• TG Molitor

        Check out this article: “Trillions of dollars missing from China’s economy” for some clues to the outflow.

        • Barney Biggs

          Like the trillions missing from the US economy. I have friends over there who are quite astute and while there are some problems, they apparently are transitioning from a primary export driven economy to a consumer based one that it taking some time like trying to turn a super tanker. We are having huge exits of money here as well and much more to come.

          Considering as much info as we will ever get, I think they are in better shape than we are.

  • I guess this will first require the Yuan to remain strong when I imagine commodities (carbon credits for example) can then start to be traded in SDR values which will add relevancy to the ‘basket’. In time the mechanism will take-on the attributes of a single currency between the members with exchange rates between the member currencies being fixed, maybe within a band to start off, and a publicly available means of exchange will be created for digital transactions between parties. This will require the member states (is the EU a state?) to share an ever deepening political and economic union, which will clearly be resisted at many levels but will be driven on regardless, little by little. To then help fuse the parts into a whole, economic catastrophe will occur in one or more of the members (can such a thing be imaginable?). The Chinese have not one thing to fear, it is their form of socialism that is likely to be adopted – that is the generous gift they have to bring along for all to enjoy at the ‘party’.

    • Bruce C.

      I have a question: Are you going to change your name next year?

    • Barney Biggs

      Not sure you would call it a gift but as the Chinese is a controlled economy to a large extent and much of the IMF, World Bank etc. is moving along the same lines this might just happen world wide. You could make the case that the world is developing (or digressing) into two main camps IMF?World Bank vs the BRICS development bank and the Asia Infrastructure Bank.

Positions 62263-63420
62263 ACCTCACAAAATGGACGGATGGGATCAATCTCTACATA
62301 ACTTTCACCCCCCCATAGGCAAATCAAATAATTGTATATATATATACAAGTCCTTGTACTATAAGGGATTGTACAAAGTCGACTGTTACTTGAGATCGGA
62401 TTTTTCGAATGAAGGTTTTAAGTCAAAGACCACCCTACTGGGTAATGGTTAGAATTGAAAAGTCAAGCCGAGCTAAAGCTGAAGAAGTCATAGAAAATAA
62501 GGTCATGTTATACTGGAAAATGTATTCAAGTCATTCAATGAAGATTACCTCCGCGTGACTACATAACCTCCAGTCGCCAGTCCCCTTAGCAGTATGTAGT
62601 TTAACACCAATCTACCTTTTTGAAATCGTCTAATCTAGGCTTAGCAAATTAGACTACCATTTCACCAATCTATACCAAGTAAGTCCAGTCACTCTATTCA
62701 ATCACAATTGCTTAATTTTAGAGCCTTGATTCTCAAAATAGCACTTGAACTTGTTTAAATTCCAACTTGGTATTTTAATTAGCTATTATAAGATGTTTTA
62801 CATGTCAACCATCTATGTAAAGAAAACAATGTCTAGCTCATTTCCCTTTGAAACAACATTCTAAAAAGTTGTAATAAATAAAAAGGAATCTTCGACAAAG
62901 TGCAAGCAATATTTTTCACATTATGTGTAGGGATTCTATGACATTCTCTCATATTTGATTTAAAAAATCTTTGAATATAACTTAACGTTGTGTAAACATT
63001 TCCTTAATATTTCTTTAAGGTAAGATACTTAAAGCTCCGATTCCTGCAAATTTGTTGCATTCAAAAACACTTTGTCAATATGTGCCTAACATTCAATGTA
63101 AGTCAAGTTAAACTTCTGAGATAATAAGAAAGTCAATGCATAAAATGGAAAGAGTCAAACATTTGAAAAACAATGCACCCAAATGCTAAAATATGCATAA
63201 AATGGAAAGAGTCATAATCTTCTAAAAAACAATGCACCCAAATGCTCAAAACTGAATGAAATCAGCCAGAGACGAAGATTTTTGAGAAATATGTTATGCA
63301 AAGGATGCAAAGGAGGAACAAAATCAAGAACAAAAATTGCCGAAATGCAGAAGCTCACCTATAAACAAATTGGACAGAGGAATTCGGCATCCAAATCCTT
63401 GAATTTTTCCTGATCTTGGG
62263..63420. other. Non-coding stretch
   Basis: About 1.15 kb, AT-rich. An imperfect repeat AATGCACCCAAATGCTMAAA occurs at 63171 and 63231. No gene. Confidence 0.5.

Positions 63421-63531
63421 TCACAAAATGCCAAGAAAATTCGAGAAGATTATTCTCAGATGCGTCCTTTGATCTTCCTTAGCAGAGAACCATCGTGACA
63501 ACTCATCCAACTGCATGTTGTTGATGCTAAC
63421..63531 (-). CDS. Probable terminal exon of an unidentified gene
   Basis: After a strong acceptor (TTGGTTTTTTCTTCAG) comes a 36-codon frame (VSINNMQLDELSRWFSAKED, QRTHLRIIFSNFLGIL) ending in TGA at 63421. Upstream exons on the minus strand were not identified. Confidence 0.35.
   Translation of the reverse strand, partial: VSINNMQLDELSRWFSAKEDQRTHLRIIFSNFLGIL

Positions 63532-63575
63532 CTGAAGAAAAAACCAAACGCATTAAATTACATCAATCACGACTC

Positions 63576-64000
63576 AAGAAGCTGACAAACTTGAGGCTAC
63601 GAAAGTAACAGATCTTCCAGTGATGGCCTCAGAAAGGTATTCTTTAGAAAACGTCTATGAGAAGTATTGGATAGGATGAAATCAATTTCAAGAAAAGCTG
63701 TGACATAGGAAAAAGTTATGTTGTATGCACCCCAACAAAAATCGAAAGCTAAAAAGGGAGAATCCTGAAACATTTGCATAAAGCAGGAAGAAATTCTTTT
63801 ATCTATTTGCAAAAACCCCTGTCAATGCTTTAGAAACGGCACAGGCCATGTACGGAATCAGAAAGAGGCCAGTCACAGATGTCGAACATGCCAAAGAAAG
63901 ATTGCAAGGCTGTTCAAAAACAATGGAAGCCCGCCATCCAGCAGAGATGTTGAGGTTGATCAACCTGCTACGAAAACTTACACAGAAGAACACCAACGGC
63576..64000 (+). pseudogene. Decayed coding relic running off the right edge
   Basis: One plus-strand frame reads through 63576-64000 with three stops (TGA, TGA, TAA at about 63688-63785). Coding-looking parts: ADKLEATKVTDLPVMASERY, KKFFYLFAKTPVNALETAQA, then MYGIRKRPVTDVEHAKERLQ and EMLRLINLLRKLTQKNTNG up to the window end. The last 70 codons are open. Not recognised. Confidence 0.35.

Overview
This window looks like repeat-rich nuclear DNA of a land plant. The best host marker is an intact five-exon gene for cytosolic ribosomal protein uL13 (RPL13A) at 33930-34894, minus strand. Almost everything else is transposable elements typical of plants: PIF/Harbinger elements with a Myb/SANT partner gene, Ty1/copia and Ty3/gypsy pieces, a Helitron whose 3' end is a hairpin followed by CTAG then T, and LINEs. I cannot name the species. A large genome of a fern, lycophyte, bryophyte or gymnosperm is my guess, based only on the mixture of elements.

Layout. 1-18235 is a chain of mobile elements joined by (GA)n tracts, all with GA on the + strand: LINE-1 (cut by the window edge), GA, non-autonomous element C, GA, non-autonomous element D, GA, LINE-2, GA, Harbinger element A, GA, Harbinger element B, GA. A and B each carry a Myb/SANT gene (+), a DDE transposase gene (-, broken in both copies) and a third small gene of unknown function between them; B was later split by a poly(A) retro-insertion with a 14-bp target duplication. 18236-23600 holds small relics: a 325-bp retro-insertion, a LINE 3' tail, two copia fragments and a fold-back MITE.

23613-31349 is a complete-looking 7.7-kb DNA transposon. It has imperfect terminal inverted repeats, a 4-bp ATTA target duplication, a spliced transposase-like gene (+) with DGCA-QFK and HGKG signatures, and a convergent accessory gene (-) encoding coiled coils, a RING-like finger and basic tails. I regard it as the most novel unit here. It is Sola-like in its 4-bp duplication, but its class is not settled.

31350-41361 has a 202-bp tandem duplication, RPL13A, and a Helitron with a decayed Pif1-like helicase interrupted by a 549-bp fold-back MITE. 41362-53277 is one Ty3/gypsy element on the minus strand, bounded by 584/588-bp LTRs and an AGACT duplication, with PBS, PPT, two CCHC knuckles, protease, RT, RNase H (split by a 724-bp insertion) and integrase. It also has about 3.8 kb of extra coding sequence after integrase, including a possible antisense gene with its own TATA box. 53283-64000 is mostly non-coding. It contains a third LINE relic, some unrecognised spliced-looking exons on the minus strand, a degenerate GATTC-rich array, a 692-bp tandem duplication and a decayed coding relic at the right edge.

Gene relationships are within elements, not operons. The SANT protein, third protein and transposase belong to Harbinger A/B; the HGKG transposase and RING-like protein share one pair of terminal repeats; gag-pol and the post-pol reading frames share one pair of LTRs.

Should be interesting.

      • Two sides of the same coin (con)

        • Barney Biggs

          I guess that is pretty much the case.

      • TG Molitor

        Wouldn’t you say that the US is also a “controlled economy”?

        • Anything less than a true spontaneous economic order, be it a command economy, a planned economy, state development planning or, as in the USA, a mixed economy, are always going to be, to varying degrees, state controlled economies. And I would argue that the influence, the degree of that control, becomes immediately very significant to the entire economy no matter how ‘light’ the touch, though, at some point soon, the market become a rump/quasi ‘capitalist’ based economy hobbled by the demands and influences of ‘the state’ and a ‘corporatism’ based economy with capitalists thriving upon their ability to influence and feed from ‘the state’ to their advantage.

          • TG Molitor

            Wouldn’t any country that has a central bank and a monopoly on the production of money be considered a “controlled economy”? If so, by definition, every country on the planet is a “controlled economy.”

          • I cannot think of a country, with or without a BIS based central bank, that does not have some level of state controls, legislation, taxation, stimulus etc. effecting the economy significantly. The description ‘controlled economy’ would sound very far-reaching to me, almost imposable for any state to fully achieve as there is always some economic activity outside of state control, black-market even, battling against state control. So it depends on the intended definition of what a ‘controlled economy’ is – I presume it refers to a ‘command’ or at least a ‘planned’ economy. I would say China is now moving outside of that definition, has become a more liberal/mixed economy than in the past.

  • Praetor

    The worlds a mess! Just getting ready for global depression. The Basel agreements 1/2 and 3, 3 having a full implementation in 2019. Of course, Basel 4 on the horizon. You, just have to look at the Basel committee members and see, ‘who is in’ and ‘who is out’. Those ‘that are out’ seem to be having a great deal of problems with those ‘that are in’s’ (armies). Those ‘that are out’ all seems to be laying at certain longitudinal/ latitudinal lines on the globe. Just another way of looking at if you will. It still looks like 2020 be an important year, but that could be pushed out a little further if need be. Just getting ready for global depression, where the banks are secure and the people are no more!!!

  • apberusdisvet

    The banking cabal is deathly afraid that the Chinese will publish a free market gold price, which would be many times higher than the current $1050/oz. The IMF, as recently as August, refused the Chinese application. So why the change? Could it be that Western gold vaults are almost empty.

    • TG Molitor

      How does the mechanism of publishing a free-market gold price work?